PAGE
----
Muslim school in Staffordshire failed to provide soap, toilet roll or drinking water to pupils

Park Avenue Girls’ School was rated inadequate in a formal report (SWNS)

Pupils at a school in Staffordshire had to ask staff for toilet roll every time the needed to go to the toilet, school inspectors found.

An Ofsted team also discovered that it was “common practice” at Park Avenue Girls’ School in Stoke-on-Trent, Staffordshire, not to provide soap for hand-washing “or suitable drinking water”.

The Muslim independent school was rated inadequate in a formal report which also found pupil safeguarding to be “ineffective” and education outcomes below standard.

Following a visit carried out in October, Ofsted found that: “At the time of the inspection, it was not the school’s common practice to provide soap for pupils’ hand-washing, toilet roll in the toilets or suitable drinking water.

“Toilet paper is available from the school office when pupils request it.

“Pupils told inspectors that they sometimes avoided using toilets for the whole school day because of this.”

An Ofsted team discovered that it was “common practice” not to provide soap for hand-washing “or suitable drinking water” at the school (Flickr)

The report continued: “During the inspection, leaders began to put toilet roll into the toilets, provide soap and suitable drinking water.”

Too many pupils, of whom there are 34 on the roll, “attain below their capabilities”, particularly the most able.

The school had developed systems to be able to monitor pupils’ development and progress, but these were “not yet having a strong impact”.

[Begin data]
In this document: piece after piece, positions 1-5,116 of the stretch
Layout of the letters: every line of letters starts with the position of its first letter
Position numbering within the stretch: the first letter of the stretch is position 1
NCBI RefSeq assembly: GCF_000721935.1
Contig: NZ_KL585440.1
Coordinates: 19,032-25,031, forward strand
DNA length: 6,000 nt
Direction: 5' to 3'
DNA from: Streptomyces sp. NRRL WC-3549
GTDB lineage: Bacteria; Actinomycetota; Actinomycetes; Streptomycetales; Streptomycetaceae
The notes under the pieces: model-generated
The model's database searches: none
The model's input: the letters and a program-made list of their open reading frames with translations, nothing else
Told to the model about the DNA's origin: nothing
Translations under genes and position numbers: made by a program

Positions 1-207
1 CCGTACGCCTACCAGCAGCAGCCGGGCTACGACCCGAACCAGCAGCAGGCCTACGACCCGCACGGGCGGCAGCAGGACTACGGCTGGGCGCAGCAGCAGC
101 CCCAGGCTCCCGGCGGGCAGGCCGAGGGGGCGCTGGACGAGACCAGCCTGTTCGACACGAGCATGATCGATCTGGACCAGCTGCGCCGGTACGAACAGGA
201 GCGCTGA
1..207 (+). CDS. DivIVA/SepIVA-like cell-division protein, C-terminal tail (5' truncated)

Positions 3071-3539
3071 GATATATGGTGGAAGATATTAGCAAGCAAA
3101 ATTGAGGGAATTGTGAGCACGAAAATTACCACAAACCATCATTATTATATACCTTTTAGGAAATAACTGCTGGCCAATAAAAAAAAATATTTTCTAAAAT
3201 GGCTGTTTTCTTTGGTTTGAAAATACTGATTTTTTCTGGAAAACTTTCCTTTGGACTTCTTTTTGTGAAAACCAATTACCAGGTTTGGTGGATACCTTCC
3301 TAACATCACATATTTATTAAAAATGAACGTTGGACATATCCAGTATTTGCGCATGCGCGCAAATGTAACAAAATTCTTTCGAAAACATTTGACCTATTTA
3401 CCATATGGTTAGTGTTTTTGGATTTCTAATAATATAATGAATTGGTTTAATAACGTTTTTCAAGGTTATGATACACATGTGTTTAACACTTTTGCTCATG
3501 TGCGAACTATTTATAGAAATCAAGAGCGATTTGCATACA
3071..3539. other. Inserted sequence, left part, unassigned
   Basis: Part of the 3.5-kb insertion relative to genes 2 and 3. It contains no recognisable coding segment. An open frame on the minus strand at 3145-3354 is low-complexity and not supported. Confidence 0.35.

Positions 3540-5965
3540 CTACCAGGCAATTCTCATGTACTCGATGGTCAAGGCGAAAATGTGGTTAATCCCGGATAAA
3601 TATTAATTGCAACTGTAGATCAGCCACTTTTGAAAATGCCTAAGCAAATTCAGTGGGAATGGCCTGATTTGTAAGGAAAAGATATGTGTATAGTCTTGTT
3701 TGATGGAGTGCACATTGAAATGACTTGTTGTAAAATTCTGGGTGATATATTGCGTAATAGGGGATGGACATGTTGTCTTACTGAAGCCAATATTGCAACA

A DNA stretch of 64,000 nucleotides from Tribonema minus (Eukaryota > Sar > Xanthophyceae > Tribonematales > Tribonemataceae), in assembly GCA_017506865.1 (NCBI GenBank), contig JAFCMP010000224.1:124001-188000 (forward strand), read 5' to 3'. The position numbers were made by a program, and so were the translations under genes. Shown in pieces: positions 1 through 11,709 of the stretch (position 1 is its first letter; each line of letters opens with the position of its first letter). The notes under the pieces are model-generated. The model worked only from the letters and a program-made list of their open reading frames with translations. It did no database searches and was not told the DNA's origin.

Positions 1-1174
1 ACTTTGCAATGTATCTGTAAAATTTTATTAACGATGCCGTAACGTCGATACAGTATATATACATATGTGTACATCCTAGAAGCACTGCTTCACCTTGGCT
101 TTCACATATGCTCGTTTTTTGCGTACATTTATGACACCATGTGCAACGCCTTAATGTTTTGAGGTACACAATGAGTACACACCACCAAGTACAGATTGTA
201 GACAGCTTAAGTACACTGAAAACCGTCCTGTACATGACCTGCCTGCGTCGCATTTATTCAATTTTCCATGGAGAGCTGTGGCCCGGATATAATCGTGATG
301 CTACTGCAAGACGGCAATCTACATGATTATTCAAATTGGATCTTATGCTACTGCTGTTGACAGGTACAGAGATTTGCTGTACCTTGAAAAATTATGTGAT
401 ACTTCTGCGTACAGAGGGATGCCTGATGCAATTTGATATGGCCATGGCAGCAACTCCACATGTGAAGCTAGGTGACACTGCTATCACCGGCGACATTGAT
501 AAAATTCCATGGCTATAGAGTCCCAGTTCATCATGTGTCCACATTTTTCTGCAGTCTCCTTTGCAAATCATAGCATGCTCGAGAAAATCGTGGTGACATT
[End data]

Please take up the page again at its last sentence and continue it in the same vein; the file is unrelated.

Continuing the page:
Inspectors, who published their report at the end of November, also “found published sectarian material in a storeroom behind the school office”.

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The headteacher, who was unaware of the literature, “confirmed that he planned to destroy the material”.

Ofsted “did not find any evidence that this sectarian material had influenced teaching or learning in school”.

The report also found that pupils were “well-prepared for life in modern Britain” and the school did “promote fundamental British values in their lessons”.

It added: “Pupils study a range of world religions. Inspectors observed them discussing these in detail, with sensitivity, understanding and respect, thereby acquiring an effective understanding of why different people’s faiths are important to them.”

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